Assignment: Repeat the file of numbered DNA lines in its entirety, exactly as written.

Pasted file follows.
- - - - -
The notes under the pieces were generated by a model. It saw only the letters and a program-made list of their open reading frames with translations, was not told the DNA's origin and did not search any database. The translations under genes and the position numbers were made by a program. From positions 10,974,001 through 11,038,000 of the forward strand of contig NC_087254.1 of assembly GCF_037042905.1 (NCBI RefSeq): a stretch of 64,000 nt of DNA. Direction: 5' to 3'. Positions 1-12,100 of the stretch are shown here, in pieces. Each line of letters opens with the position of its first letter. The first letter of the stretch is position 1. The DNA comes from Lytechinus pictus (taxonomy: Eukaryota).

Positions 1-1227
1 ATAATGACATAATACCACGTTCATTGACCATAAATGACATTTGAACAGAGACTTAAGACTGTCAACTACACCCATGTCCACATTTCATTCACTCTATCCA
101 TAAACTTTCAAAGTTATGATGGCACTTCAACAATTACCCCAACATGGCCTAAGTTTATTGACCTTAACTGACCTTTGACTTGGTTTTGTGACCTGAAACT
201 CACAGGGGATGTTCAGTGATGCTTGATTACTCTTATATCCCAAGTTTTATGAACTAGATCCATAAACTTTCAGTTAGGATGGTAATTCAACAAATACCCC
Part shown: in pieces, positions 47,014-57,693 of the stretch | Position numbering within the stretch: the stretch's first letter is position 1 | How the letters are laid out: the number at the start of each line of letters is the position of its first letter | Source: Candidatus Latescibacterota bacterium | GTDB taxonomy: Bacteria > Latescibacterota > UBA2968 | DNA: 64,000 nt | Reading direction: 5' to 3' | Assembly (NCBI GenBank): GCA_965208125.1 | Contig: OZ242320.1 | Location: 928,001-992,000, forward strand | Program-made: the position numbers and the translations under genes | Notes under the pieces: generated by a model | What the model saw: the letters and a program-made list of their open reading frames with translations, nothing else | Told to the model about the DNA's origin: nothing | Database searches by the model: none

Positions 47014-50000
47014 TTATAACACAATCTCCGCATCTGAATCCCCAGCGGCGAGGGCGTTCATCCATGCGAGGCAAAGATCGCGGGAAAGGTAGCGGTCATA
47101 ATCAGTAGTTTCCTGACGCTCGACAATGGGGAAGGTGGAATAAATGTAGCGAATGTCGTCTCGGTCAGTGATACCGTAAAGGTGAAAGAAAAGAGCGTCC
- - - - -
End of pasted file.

The notes under the pieces were generated by a model. It saw only the letters and a program-made list of their open reading frames with translations, was not told the DNA's origin and did not search any database. The translations under genes and the position numbers were made by a program. From positions 10,974,001 through 11,038,000 of the forward strand of contig NC_087254.1 of assembly GCF_037042905.1 (NCBI RefSeq): a stretch of 64,000 nt of DNA. Direction: 5' to 3'. Positions 1-12,100 of the stretch are shown here, in pieces. Each line of letters opens with the position of its first letter. The first letter of the stretch is position 1. The DNA comes from Lytechinus pictus (taxonomy: Eukaryota).

Positions 1-1227
1 ATAATGACATAATACCACGTTCATTGACCATAAATGACATTTGAACAGAGACTTAAGACTGTCAACTACACCCATGTCCACATTTCATTCACTCTATCCA
101 TAAACTTTCAAAGTTATGATGGCACTTCAACAATTACCCCAACATGGCCTAAGTTTATTGACCTTAACTGACCTTTGACTTGGTTTTGTGACCTGAAACT
201 CACAGGGGATGTTCAGTGATGCTTGATTACTCTTATATCCCAAGTTTTATGAACTAGATCCATAAACTTTCAGTTAGGATGGTAATTCAACAAATACCCC
Part shown: in pieces, positions 47,014-57,693 of the stretch | Position numbering within the stretch: the stretch's first letter is position 1 | How the letters are laid out: the number at the start of each line of letters is the position of its first letter | Source: Candidatus Latescibacterota bacterium | GTDB taxonomy: Bacteria > Latescibacterota > UBA2968 | DNA: 64,000 nt | Reading direction: 5' to 3' | Assembly (NCBI GenBank): GCA_965208125.1 | Contig: OZ242320.1 | Location: 928,001-992,000, forward strand | Program-made: the position numbers and the translations under genes | Notes under the pieces: generated by a model | What the model saw: the letters and a program-made list of their open reading frames with translations, nothing else | Told to the model about the DNA's origin: nothing | Database searches by the model: none

Positions 47014-50000
47014 TTATAACACAATCTCCGCATCTGAATCCCCAGCGGCGAGGGCGTTCATCCATGCGAGGCAAAGATCGCGGGAAAGGTAGCGGTCATA
47101 ATCAGTAGTTTCCTGACGCTCGACAATGGGGAAGGTGGAATAAATGTAGCGAATGTCGTCTCGGTCAGTGATACCGTAAAGGTGAAAGAAAAGAGCGTCC